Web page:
The Curious Case of Trey Gowdy’s Retirement

As we approach filing deadlines for the 2018 midterms, one of the big stories is that so many House Republicans are choosing to retire rather than run for re-election. Last week Rep. Trey Gowdy (R-SC) surprised a lot of people when he added his name to the list.

Most reports about Gowdy simply lump him in with other Republicans who aren’t interested in facing a potential blue wave this November. But he represents the 4th District of South Carolina, which is deeply red (R+15), and he won re-election in 2016 with over 67 percent of the vote. There is not much doubt that he would have prevailed once again.

The reason Gowdy has given for leaving Congress is the partisanship in our politics these days. He told Politico that “There is more civility in a death penalty case than there is in some congressional hearings.” But coming from the man who spent $7 million over two years trying to pin something nefarious on Hillary Clinton about Benghazi, that excuse is pretty hard to swallow.

It is not clear whether this is related, but it is also interesting to note that Gowdy turned down a federal judgeship recently.

And in a sign of Gowdy’s desire to step back from public life, he recently turned down a golden opportunity to become a federal judge.

White House counsel Don McGahn in recent weeks broached Gowdy, a former federal prosecutor, about filling a slot on the Fourth Circuit Court of Appeals — a newly vacated judgeship that Gowdy has eyed before, according to sources close to Gowdy. His fellow Palmetto State Republicans, Scott and Sen. Lindsey Graham, also urged him to accept the post.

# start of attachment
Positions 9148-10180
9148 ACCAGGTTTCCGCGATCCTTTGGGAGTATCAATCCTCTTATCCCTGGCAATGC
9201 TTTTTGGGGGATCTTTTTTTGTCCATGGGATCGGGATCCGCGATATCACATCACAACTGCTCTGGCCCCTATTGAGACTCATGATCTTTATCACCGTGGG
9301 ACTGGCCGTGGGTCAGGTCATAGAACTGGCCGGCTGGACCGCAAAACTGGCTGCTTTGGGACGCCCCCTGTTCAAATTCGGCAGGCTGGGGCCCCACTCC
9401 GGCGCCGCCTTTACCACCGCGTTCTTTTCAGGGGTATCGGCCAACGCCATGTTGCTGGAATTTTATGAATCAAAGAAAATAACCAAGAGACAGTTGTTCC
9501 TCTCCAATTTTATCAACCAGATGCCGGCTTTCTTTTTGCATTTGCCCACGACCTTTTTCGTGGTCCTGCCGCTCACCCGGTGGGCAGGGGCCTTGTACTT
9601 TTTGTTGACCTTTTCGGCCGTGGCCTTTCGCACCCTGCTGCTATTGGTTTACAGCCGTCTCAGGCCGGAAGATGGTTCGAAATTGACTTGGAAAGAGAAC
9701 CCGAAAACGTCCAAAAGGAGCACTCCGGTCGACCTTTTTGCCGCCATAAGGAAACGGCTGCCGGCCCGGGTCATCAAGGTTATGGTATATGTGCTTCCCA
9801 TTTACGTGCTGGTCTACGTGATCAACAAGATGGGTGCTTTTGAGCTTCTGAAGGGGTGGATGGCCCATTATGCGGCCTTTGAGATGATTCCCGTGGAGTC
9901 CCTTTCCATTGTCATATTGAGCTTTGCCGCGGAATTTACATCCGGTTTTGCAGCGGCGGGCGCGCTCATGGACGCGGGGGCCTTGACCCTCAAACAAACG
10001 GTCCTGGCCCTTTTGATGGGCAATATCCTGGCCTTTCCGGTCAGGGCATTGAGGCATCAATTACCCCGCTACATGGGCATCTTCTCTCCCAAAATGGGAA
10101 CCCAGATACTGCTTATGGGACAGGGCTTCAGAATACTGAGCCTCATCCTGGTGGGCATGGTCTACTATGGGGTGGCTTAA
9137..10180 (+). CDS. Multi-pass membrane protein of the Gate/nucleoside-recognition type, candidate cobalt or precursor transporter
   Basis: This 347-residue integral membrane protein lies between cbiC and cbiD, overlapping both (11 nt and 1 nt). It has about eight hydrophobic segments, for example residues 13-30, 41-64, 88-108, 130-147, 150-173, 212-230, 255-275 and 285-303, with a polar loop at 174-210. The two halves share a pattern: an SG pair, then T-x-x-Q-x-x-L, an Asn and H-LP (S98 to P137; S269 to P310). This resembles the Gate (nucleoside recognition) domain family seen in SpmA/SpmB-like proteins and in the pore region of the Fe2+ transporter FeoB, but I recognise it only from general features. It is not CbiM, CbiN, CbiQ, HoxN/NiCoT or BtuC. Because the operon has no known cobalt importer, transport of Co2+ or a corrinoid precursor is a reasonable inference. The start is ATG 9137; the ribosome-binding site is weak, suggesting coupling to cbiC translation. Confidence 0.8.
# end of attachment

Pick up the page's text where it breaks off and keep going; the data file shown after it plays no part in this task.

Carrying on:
But Gowdy, who’s long complained about the increasingly toxic nature of politics, turned down the position, the sources said.

The toxic nature of politics only comes into play during the confirmation process for federal judges. Is that what Gowdy wanted to avoid?

Since announcing his retirement from Congress, there have been times when Gowdy towed the party line that Republicans are spinning about the Nunes memo. But there have also been moments like this, where he basically laid out some of the major pillars of the Mueller investigation.

Finally, Gowdy’s decision to retire seems to have been made rather suddenly. Apparently his staff was sending out fundraising emails just prior to his announcement.

This is all very strange behavior and could possibly be explained by some quirk in Gowdy’s personality. But the suddenness of the announcement came after the House Intelligence Committee voted to release the Nunes memo—which Gowdy voted for. During that discussion,  Rep. Quigley questioned Nunes about whether the White House was involved in crafting the memo. He initially said no, but then was evasive when the question became more pointed. Jacob Weindling speculates that this might have been a deal-breaker for a former prosecutor.

My conspiracy theory leads me to wonder if he wasn’t entirely aware of the gigantic clusterfuck he stapled himself to on the House Intelligence Committee—and Monday’s hearing revealed to him that Devin Nunes is legally radioactive—so he decided on Wednesday that it is in his best interest to sprint as far away from the Chairman as possible.

We might never know if there is more to Trey Gowdy’s decision to remove himself from public life than his apparent abhorrence partisanship. It is likely that his decision was a final attempt to be able to go “quietly into that good night” before some bombshell drops on or near him.

Nancy LeTourneau

Nancy LeTourneau is a contributing writer for the Washington Monthly. Follow her on Twitter @Smartypants60 .